The NTSB's findings came an hour before the Department of Transportation and National Highway Traffic Safety Administration released new autonomous vehicle guidance, "A Vision for Safety 2.0," which explicitly ignored so-called Level 2 technologies like Autopilot.

At the DOT-NHTSA news conference in Ann Arbor, Michigan, announcing the new federal voluntary self-driving guidelines, an NHTSA spokesman said the agency hadn't yet reviewed the NTSB findings.

"NHTSA should have been a partner with the NTSB in this investigation, but they were not," said John M. Simpson, Consumer Watchdog's Privacy Project Director. "Instead they're asleep at the wheel and didn't even bother to address Level 2 technologies in their new voluntary guidance."

NTSB chair Robert Sumwalt said the Tesla's "operational limitations played a major role in this collision." The board unanimously recommended that automakers be required to limit the use of partially self-driving technology by ensuring that drivers are actively engaged in driving at all times. The board concluded that Tesla's method of making sure the driver's hands are periodically on the wheel is not enough. A possible solution could be a camera that tracks eye movement.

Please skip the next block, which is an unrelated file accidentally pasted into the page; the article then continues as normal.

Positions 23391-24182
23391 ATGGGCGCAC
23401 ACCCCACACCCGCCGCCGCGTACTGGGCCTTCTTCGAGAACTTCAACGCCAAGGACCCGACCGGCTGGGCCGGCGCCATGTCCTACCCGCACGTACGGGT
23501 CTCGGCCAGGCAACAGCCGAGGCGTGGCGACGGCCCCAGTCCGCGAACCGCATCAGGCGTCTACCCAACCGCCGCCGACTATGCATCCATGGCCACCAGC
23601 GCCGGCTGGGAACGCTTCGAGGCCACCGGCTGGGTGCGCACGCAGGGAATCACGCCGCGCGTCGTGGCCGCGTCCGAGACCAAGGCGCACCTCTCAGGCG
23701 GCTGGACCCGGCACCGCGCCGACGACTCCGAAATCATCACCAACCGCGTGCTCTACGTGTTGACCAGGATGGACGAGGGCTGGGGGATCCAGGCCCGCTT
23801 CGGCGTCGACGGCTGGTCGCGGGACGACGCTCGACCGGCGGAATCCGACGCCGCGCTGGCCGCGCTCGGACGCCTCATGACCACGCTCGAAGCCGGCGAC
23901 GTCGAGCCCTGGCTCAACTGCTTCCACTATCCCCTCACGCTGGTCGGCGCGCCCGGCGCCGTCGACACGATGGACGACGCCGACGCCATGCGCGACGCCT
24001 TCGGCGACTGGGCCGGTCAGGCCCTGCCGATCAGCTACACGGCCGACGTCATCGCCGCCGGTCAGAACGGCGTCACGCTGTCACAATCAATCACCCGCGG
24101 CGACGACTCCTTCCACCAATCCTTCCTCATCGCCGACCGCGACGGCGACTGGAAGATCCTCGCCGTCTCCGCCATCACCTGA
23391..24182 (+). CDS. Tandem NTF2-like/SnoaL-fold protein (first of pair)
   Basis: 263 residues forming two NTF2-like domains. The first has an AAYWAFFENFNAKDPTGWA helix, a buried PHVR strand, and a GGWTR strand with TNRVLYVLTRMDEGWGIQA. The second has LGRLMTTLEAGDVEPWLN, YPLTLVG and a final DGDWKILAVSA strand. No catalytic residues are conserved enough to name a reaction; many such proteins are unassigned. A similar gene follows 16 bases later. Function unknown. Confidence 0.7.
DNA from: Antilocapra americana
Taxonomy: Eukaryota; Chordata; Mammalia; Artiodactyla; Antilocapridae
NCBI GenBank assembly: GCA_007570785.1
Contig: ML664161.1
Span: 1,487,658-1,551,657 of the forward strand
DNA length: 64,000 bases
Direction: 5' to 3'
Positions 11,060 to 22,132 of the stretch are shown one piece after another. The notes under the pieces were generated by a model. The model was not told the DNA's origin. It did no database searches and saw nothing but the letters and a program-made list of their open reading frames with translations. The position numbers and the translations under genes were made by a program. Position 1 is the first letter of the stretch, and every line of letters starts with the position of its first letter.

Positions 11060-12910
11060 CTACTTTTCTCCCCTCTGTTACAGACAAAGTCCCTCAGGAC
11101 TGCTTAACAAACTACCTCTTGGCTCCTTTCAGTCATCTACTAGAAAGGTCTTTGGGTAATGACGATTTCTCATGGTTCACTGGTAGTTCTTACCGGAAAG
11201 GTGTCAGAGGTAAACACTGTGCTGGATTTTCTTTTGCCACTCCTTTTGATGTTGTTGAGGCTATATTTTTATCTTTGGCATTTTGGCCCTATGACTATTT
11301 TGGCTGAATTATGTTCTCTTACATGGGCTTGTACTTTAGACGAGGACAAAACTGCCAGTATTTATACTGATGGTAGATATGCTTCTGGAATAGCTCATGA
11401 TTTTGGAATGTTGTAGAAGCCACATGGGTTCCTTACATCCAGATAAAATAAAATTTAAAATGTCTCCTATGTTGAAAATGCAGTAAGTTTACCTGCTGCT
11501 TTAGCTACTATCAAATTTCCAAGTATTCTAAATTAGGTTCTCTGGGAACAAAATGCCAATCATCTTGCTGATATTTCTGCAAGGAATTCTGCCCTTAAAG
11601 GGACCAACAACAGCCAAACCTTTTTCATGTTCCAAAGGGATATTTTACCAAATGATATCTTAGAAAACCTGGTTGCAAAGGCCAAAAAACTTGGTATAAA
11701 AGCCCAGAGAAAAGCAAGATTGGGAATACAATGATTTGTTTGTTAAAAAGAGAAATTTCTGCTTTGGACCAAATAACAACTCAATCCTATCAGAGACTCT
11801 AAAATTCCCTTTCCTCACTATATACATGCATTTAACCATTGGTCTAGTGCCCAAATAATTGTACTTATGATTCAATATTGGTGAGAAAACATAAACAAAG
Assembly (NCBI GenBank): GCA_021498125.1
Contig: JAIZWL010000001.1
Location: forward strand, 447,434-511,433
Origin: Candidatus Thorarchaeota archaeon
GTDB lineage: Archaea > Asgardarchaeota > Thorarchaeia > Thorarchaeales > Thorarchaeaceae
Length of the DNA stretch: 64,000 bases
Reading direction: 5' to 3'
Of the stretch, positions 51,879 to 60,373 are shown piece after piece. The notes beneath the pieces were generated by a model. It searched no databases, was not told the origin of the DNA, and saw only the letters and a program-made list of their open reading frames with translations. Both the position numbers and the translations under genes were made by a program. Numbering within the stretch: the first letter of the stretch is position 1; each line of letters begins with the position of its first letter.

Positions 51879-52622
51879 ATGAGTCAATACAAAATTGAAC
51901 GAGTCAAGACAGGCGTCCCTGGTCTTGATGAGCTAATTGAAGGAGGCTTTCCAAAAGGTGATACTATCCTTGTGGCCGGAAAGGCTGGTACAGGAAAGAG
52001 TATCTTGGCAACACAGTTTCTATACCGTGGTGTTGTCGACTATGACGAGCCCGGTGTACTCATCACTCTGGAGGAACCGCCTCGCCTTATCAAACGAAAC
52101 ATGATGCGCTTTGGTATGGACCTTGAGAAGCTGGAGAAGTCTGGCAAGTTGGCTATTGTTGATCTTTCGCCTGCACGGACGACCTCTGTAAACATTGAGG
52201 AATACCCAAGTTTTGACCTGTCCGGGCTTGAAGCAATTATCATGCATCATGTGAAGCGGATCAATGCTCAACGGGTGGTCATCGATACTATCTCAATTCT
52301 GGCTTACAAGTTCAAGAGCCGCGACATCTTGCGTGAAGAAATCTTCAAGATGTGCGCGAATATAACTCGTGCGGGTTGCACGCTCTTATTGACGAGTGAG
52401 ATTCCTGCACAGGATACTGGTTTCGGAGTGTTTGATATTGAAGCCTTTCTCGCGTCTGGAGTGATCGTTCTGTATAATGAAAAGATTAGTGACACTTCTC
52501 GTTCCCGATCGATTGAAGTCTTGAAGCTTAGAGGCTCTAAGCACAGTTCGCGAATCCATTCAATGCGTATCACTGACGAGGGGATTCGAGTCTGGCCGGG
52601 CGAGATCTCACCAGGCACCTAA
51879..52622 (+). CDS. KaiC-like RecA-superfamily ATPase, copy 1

Memorial Procession [b]in Pennsylvania

In East Lampeter, Pennsylvania, towers honored one of their own: Ralph Watrous II. Watrous, 44, was a tower for Mack's Tire Service.

He was on the side of Route 222 in Lancaster County getting ready to tow a broken-down car when Watrous and his customer both were hit by a car and killed.

William McNeill, the owner of Mack's Tire Service, said, "He's the glue to the company. He held everybody together. He's just an all-around great guy. We're gonna miss him dearly."

Watrous' family and friends drove through Lancaster County to remember him; following behind them were more than 100 tow trucks.


No-Cost Lienholder Searches wishes to remind towers in the wake of the recent hurricanes, wildfires and other natural disasters that, in case it is needed, they will find vehicle lienholders at no cost.

When you're looking for lienholders and owners on abandoned vehicles in order to mail them notifications on the towed vehicles and their locations or pending sales/scrapping, wants to help. is a free web-based service that uses a VIN or tag to electronically identify the lienholder and email them via e-receipt and send lienholder/registered owner info back to the user.
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WreckMaster President Justin Cruse said that the WreckMaster Convention will bring together towers from all over North America to provide a unique and beneficial opportunity to broaden knowledge.